Whittaker's second major work, A Treatise on the Analytical Dynamics of Particles and Rigid Bodies, was first published in 1904^{ [publication 5]} and quickly became a classic textbook in its subject.^{ [16]} The book went through four editions, published in 1917,^{ [publication 6]} 1927,^{ [publication 7]} and 1937.^{ [publication 8]} It has remained in circulation for over a hundred years.^{ [16]} The book represented the forefront of development at the time of publication; many reviewers noted it contained material otherwise nonexistent in the English language.^{ [16]} The book has received acclaim from sources other than book reviews as well, including physicist Victor Lenzen, who said in 1952 that the book was "still the best exposition of the subject on the highest possible level".^{ [17]} One hundred and ten years after its initial publication, a 2014 "biography" of the book's development noted that the book remained influential as more than a "historical document".^{ [16]}
Whittaker's third major work, A History of the Theories of Aether and Electricity, From the Age of Descartes to the Close of the Nineteenth Century, was published in 1910.^{ [publication 9]} The book gives a detailed account of the history of electromagnetism and aether theories from René Descartes to Hendrik Lorentz and Albert Einstein, including the contributions of Hermann Minkowski and a chapter each devoted to Michael Faraday and James Clerk Maxwell. The book was well received and is an authoritative reference work in the history of physics; the title established Whittaker as a respected historian of science.^{ [18]} Pending the release of a second edition, the book remained out of print for many years, though it is now free to be reprinted in the United States, as it qualifies as public domain. Dover Publications released a reprint of the book in 1989.^{ [publication 10]} Along with several others, Edwin Bidwell Wilson reviewed the treatise in 1913.^{ [19]}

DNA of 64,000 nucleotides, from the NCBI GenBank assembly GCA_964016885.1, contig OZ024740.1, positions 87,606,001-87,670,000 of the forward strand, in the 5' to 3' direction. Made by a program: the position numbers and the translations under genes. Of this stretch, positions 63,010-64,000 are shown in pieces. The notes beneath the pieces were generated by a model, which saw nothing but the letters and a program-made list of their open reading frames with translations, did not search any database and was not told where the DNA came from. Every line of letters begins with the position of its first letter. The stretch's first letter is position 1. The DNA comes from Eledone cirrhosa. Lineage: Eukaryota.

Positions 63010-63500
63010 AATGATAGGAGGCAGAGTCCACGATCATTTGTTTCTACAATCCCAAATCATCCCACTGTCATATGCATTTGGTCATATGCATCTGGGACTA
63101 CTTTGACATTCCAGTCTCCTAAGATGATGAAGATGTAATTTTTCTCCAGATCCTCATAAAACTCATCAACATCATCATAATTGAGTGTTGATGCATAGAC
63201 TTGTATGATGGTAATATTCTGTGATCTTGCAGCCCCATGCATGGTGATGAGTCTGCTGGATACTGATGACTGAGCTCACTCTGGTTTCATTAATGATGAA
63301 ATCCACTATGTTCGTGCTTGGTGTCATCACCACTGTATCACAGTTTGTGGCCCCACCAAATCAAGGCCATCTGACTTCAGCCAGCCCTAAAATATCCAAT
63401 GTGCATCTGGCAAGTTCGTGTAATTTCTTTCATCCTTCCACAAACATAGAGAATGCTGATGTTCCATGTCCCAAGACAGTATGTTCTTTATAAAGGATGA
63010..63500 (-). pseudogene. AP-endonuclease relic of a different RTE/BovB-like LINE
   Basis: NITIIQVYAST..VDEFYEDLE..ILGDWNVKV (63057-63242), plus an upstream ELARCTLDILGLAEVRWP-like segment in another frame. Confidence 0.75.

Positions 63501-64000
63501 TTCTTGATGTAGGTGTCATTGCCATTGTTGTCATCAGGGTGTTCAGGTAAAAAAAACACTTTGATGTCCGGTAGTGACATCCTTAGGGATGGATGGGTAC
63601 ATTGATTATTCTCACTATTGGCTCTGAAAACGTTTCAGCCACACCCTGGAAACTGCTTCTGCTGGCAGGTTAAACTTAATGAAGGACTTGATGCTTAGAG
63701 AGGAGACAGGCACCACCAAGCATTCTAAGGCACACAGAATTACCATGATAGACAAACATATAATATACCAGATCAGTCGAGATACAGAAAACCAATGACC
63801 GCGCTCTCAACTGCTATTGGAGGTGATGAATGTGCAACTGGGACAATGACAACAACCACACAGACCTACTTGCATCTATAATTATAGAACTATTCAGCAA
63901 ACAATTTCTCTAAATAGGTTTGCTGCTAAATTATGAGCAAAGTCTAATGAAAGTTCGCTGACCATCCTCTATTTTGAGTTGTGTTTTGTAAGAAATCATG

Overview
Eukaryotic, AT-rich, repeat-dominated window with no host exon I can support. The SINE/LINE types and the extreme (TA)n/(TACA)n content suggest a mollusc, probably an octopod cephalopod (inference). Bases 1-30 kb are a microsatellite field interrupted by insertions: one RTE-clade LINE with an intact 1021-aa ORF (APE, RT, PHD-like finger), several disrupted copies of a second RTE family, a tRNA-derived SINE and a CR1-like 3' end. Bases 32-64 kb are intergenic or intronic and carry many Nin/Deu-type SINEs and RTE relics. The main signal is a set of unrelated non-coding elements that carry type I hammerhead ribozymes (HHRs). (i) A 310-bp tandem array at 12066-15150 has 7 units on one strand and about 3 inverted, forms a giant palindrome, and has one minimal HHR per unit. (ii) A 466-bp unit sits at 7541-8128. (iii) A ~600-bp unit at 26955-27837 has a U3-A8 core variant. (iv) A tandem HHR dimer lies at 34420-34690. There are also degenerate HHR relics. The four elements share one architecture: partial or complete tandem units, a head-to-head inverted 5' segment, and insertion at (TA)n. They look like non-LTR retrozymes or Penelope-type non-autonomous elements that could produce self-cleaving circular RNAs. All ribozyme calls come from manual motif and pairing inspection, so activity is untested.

Whittaker's fourth major work, The Calculus of Observations a Treatise on Numerical Analysis, coauthored with George Robinson,^{ [publication 11]} was a pioneering textbook in numerical analysis that was originally published in 1923 and provides an introduction to methods of practical computation.^{ [20]} The first four chapters, on interpolation, were published separately under A Short Course in Interpolation,^{ [publication 12]} in 1924.^{ [21]} The book went through four total editions,^{ [publication 13]}^{ [publication 14]} with the fourth in 1944.^{ [publication 15]} The book received positive reviews upon its initial release.^{ [22]} It was reviewed by William Fleetwood Sheppard,^{ [21]}^{ [23]} Lewis Fry Richardson,^{ [24]} and Jack Howlett,^{ [25]} among others.^{ [26]}^{ [27]}^{ [28]}^{ [29]} Several of the book's reviewers found that it was advanced and intended mostly for mathematicians.^{ [21]}^{ [28]}^{ [24]} Some reviewers also noted that the book was the first to be devoted fully to the subject in the English language.^{ [21]}^{ [29]} Fortythree years after its initial publication, Jack Howlett reviewed a reprint of the fourth edition by Dover Publications^{ [publication 16]} in 1969 in a comparison of the book with two newer works.^{ [25]} He wrote that "one can hardly call it a modern book" and noted that the book had changed relatively little since its original print in 1924 and from the lectures that Whittaker delivered at the Edinburgh Mathematical Laboratory between 1913 and 1923.^{ [25]} He went on to remark that there are only a few useful chapters in the book concerning the calculus of finite differences and its applications, including interpolation and difference formulae, but that the rest of the book seemed "completely outmoded".^{ [25]}
Sir Arthur Stanley Eddington, one of Whittaker's former students, held philosophical views similar to Whittaker's.^{ [30]}^{ [31]} At the end of his career, Whittaker was influenced by the philosophical ideas Eddington had advocated for and, in addition to editing the latter's Fundamental Theory, he published several articles and books exploring the topic.^{ [32]} Whittaker's presentation at the 1947 Tarner Lecture was published as From Euclid to Eddington by the Cambridge University Press and his other book on the topic, Eddington's principle in the philosophy of science, was published two years later.